Yes, I know, so many people either find these Riddick films tedious, uber cheesey and knuckle-headed, or just plain stupid. Me? I happen to find this to be my favorite of Vin Diesel’s gutteral, mono-syllabic, gravel-voiced character oeuvre.
Yes, I know, so many people either find these Riddick films tedious, uber cheesey and knuckle-headed, or just plain stupid. Me? I happen to find this to be my favorite of Vin Diesel’s gutteral, mono-syllabic, gravel-voiced character oeuvre. Ok, maybe one or two of the Fast and Furious movies, too. But that’s it. Riddick is truly his penultimate macho anti-hero. He’s such a badass and kind of a dick, but you still root for him. Ironically, the character’s full name is Richard B. Riddick. Says all it needs to, don’t you think?
This installment of the franchise is not too much different than the first film, Pitch Black. Here, Riddick is left for dead on a barren planet full of unpleasant and dangerous creatures. He sets off a rescue beacon, knowing it will bring mercenaries to try to capture or kill him. Hey, how else is he going to get a ship to leave that rock? So he has to fight off crazy monsters and people trying to kill him. Just another day in the neighborhood for Riddick.
Based on the financial debacle that was the last film, The Chronicles of Riddick, this one cost under 40 million. In some places it shows, like some of the costuming, but other than that, it’s mostly in the scaled down plot. It’s a much tighter focus than the last one.
Vin Diesel is his usual charming macho self, speaking as if he is in the process of swallowing a piece of chewed granite. But as is Riddick’s way, he doesn’t really have to say that much anyway. He does all his talking with his fists, uh, and his feet, or whatever object is close enough to him to make it lethal. He does manage a body count in this, and they use some of that budget to cause some gruesome deaths. If you were wondering, that’s actually a plus.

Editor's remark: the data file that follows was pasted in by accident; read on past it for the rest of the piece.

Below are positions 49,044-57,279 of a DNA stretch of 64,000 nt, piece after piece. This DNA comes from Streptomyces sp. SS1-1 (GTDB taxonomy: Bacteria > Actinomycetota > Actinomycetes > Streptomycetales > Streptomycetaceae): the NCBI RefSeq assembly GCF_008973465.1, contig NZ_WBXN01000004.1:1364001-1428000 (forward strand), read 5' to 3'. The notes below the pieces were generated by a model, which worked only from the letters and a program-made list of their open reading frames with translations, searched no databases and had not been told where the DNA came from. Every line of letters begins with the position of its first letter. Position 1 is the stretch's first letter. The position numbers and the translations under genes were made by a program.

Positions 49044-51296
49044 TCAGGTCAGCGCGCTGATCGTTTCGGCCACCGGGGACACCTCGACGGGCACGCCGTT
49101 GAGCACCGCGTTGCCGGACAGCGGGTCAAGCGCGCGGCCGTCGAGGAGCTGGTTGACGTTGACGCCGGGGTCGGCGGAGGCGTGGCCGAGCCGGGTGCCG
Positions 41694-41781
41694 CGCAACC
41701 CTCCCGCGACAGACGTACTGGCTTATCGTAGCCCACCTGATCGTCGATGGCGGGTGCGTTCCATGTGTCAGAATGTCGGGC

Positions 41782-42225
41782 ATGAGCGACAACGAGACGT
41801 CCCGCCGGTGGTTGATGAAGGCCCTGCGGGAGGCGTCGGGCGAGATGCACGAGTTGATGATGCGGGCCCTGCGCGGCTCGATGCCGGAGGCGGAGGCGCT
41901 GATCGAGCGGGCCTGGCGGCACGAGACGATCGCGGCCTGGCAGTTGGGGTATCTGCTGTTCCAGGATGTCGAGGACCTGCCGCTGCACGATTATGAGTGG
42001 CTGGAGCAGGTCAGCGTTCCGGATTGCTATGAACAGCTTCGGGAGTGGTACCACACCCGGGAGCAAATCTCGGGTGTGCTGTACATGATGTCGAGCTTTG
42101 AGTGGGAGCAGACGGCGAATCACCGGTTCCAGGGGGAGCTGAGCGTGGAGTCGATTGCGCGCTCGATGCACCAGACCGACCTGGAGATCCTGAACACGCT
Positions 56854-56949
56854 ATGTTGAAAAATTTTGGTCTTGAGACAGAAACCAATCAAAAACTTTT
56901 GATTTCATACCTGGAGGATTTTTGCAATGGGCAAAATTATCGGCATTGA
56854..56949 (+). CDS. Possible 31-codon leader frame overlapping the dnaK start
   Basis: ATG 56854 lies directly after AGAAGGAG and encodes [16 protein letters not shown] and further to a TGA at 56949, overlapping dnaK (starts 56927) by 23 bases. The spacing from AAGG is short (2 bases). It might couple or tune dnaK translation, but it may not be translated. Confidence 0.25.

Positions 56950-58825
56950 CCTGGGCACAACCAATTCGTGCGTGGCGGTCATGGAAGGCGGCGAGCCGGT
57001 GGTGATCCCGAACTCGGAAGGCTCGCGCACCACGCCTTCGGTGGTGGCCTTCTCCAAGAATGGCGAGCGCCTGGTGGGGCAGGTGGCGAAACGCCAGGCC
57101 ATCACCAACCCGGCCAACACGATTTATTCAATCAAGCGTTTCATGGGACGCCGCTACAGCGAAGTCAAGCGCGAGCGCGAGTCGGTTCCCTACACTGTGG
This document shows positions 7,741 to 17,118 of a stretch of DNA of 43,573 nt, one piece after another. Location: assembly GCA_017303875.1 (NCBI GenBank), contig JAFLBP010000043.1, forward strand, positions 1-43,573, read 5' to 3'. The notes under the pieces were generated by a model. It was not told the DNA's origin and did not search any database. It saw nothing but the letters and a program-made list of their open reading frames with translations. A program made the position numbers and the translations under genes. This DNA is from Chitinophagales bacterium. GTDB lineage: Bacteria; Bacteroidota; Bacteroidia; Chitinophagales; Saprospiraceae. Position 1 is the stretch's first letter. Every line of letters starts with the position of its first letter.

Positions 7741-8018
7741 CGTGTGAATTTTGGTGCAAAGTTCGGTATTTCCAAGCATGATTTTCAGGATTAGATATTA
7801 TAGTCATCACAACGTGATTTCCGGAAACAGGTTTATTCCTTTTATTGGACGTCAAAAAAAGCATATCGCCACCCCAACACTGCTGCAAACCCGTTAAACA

Katee Sackhoff is here looking great, and being a tough as balls mercenary named Dahl, along with Matt Nable as Boss Johns. He’s supposed to be the father of William J. Johns from Pitch Black, played by Cole Hauser. Strangely, Boss Johns appears to be as old as his son would have been these ten years later. But, whatever.
Jordi Molla’ plays a merc named Santana, and his character is delighfully sleazy and a tad dim. Dahl beats on him often to the joy of the viewer. Dave Bautista – yes, the WWE wrestler – plays merc Diaz. That dude is HUGE. Other familiar names round out the other mercs such as, Bokeem Woodbine, Raoul Trujillo, and Conrad Pla. And some other names I didn’t recognize. But that’s ok, because with Riddick around, you’re really just a statistic anyway. To be honest, it’s pretty fortuate that some of these people actually got names. It could’ve been just, “merc that gets killed by big metal bear traps”, or “guy that gets head cut in half”, stuff like that.
The first part of the film, though, is Riddick telling us how he got to this planet. Those events briefly take us back to the Necromongers where we get a dash of Karl Urban reprising briefly his role of Vaako. After Riddick is left for dead, he has to adapt to the planet and the dangerous creatures living there. Some of those are these dog/hyaena type animals, and as a minor spoiler, for a while the film is much like A Riddick and His Dog. And then there are these weird creatures with long tails that have a stinging spike on them. Riddick handles those with his usual aplomb, but then they become a significant problem in the last act of the film, at night, in the rain, just like Pitch Black.
Riddick has some good stuff going on though: the usual entertaining cheese, the over-the-top machismo (also cheese), some good kills, and some great production design, which I’ve enjoyed throughout the franchise. But frankly, the end was a little anti-climactic for me. Even for me, a fan of these films, this third installment left a little to be desired. I actually enjoy both the first and second films, and the animated Dark Fury. But Riddick ended on a kind of low note. However, it is clear that they will be back, so I’m good with that.
I hear that Vin Diesel did a cameo in Fast and Furious: Tokyo Drift in exchange for the rights to the Riddick franchise so he could make this independently. Gotta admit, at least that’s a smart move. I think. Well, this film is just barely three kittenhands. I liked it ok, but it left me a bit disappointed in the very end. Like most of the summer did.
~ Neil T. Weakley, your average movie-goer, admitting he likes the Riddick franchise. Yeah, that’s right. I said it.